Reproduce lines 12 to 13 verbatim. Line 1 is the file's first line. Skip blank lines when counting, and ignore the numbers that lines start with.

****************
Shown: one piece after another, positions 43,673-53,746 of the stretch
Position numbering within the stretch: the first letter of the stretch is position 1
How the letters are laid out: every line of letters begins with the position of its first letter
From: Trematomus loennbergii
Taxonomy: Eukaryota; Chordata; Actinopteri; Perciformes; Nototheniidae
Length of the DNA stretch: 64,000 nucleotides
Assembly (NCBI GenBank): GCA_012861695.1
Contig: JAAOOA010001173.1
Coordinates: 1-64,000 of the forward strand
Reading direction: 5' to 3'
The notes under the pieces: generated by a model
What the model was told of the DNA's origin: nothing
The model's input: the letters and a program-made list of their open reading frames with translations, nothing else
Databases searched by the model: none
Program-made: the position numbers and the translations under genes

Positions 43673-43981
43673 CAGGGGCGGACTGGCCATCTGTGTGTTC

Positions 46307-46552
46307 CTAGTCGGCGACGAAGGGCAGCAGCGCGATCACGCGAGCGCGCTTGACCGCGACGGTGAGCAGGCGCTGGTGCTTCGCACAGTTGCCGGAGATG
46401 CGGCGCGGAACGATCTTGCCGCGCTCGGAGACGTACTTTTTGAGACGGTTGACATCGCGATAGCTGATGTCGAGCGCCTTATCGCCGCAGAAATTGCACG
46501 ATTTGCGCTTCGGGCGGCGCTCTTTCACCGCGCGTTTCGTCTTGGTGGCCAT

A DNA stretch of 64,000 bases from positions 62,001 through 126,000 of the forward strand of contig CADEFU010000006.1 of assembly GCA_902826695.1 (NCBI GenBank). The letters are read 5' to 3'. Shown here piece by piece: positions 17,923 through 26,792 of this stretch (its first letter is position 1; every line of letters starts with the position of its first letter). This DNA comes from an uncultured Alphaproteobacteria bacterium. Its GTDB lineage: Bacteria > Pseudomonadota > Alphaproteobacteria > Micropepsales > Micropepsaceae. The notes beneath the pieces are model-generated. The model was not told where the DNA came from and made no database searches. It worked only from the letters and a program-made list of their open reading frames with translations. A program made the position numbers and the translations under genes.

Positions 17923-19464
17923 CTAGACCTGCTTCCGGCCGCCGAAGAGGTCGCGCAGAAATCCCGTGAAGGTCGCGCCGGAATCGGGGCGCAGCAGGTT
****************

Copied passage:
What the model was told of the DNA's origin: nothing
The model's input: the letters and a program-made list of their open reading frames with translations, nothing else